Friday, August 22, 2014
|camping in Big Bear|
How much do you value your child's ability to play independently for long stretches of time? I value it IMMENSELY. It's in my top 3 qualities that I want to nurture in my kids (along with empathy and contentment and faith and genuineness- ok, there are lots.)
What is independent play? It's when your child plays happily in their own little world (without having to rely on electronics). I've heard it described as "deep play"- that zone your kid gets in when they are totally and unselfconsciously wrapped up in play. Time doesn't exist. You barely exist. As a baby, it probably consists of manipulating simple objects and toys, gnawing them, banging them. As a toddler, it usually means toddling around, discovering and rediscovering the space around them. As a preschooler, it means pretending and imagining new worlds either on their own or with friends. When Sisi is playing independently, she has a sort of faraway look in her eyes. She is often talking or singing to herself while creating some melodrama with sticks and pine needles. Sometimes she's just sprawled out on the grass, talking to the clouds.
What does independent play look like for me? As a mom, it means FREEDOM!!! It means sitting on the couch while reading my kindle. Prepping tonight's dinner. Scouring etsy for new wall art for baby #2's nursery. Or blogging like I'm doing right now. It means a well-deserved break from taking care of Sisi's needs, because she needs nothing but her own imagination, some twigs, and dirt for the next hour. We are both free.
Sisi is about ready to give up her last remaining nap, but I'm not even worried about it. In fact, she's been in her darkened room for over an hour, chatting to herself and her stuffed animals. She's not napping per se, but we still get our much-needed quiet time to recharge. And anyway, I get enough breaks during the day because Sisi knows how to play without me (and enjoys it!) I would say I get at least 3 or 4 extended breaks (each between 30-90 minutes) throughout the day where Sisi is doing her own thing in the house or the garden.
Ok, so it probably sounds like I'm just bragging up a storm right now. "You just got an easy kid!" is what you're thinking. Or "You have a house with a fully enclosed yard, what would you do in an apartment?" Perhaps Sisi is on the mellower side, and yes, our home is definitely kid safe and conducive to free play, but I really do believe any child in any space can learn to play independently. We didn't just hope she'd learn to play by herself, we expected it. We prioritized it.
In one of my favorite parenting books, Bringing Up Bebe, one image that always pops up in my mind is that of the French mom at the park. She is calm, relaxed, chatting with a friend, while her child plays happily in the field with a ball. Just one ball. Contrast that with the author, an American mom, who has lugged bags and bags of toys to that same park, and who must entertain and interact with her child almost the entire time. She's following the child, saying "Wheeeee~" every time the kid slides down the slide. The magazine that she brought with her goes untouched, but she didn't expect to read it anyway. Which mom is going to have more fun at the park? The Frenchie, of course.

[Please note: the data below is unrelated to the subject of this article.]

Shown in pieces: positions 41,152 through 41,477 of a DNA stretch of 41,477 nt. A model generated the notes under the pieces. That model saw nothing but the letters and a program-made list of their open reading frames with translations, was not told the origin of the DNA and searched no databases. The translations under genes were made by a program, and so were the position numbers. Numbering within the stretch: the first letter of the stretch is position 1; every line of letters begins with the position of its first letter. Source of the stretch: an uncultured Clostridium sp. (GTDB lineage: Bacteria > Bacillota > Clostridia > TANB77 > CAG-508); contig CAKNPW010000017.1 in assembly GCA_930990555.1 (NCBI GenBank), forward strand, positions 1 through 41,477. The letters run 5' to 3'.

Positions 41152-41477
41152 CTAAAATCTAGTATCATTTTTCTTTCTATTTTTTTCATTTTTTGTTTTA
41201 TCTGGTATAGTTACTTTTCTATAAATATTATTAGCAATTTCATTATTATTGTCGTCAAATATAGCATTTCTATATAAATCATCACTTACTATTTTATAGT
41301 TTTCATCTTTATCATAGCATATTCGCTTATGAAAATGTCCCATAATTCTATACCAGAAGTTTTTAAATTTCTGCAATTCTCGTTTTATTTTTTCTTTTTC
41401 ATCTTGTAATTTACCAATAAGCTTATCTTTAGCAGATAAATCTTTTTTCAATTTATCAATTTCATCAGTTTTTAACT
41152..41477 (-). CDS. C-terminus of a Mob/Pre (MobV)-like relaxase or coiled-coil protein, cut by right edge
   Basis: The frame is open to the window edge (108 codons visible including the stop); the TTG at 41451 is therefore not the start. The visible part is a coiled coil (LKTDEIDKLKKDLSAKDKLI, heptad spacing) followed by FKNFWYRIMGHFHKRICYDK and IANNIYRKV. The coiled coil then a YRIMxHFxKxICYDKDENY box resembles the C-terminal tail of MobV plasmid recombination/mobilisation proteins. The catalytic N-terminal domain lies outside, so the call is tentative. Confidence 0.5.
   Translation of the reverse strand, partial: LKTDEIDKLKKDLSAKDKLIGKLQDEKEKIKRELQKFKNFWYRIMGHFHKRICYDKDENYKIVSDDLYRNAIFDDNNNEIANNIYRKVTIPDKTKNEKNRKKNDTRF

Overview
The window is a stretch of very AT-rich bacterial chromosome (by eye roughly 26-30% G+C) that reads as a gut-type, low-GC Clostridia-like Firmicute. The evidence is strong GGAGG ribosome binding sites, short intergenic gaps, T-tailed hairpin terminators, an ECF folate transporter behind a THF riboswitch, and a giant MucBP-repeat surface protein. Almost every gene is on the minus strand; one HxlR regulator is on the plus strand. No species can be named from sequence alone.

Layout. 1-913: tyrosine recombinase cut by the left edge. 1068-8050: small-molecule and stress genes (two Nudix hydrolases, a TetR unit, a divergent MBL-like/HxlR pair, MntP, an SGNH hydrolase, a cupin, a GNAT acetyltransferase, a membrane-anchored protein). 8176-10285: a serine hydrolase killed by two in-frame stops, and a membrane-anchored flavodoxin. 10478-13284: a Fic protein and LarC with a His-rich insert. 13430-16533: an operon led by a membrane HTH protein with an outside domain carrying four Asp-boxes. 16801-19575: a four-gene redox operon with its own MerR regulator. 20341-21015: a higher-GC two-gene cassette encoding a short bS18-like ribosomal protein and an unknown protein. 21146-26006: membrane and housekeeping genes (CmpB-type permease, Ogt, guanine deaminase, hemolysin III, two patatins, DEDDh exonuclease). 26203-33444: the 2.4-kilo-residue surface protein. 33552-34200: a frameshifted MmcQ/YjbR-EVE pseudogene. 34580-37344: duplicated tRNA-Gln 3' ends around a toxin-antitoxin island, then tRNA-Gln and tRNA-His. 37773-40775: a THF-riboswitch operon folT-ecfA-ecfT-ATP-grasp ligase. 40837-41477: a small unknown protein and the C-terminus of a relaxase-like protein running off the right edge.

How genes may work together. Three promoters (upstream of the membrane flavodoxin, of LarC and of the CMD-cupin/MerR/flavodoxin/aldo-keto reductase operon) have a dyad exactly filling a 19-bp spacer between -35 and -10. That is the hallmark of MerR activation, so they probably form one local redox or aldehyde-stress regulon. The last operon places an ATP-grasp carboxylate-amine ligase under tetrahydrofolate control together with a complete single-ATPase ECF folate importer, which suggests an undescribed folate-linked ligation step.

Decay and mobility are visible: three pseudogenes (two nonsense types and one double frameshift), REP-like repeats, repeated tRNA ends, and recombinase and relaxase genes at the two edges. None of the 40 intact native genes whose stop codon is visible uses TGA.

I try to channel my inner French mom often. To do that requires a certain philosophy: that independent play is great for mom. It's not selfish to expect your kid to play by himself, rather it's necessary to make motherhood pleasurable and sustainable. It's also super good for kid. It allows the child to learn about the world at his or her own pace. In their own little world they can be creative, content, and learn to turn boredom into a spark of genius. It's an extremely useful life skill, although it doesn't always look like anything mind-blowing.
Here are my top 5 tips for getting kids to develop the skill of independent play.
1. Don't Interrupt. Today at the children's museum, Sisi played for 45 minutes in the water area, her favorite exhibit. As I zoned out on the bench people-watching, I noticed how many parents swooped in and dragged their kids away from the water area after 5-10 minutes. "Come on Jackson, all done water, let's go do an art project!" Their kids had been happily splashing and watching toy boats, and could have probably stayed there as long as Sisi did. But after a few minutes the parents seemed to get antsy and wanted the child move on to the next thing. Perhaps they were trying to get their money's worth and hit up all the exhibits, or maybe they didn't want their kids to get too wet, but that is one way to sabotage independent play. Why can't the kid just splash around for 20-30-60 minutes? Lots of people compliment Sisi on her long attention span, but I wonder if many kids have actually been discouraged from focusing on one thing for too long??? If your kid wants to do nothing at the park but feel the sand between his fingers, will you just let him be? Or will you suggest he hit up the slide, swings, and monkey bars to make the trip "worth it"?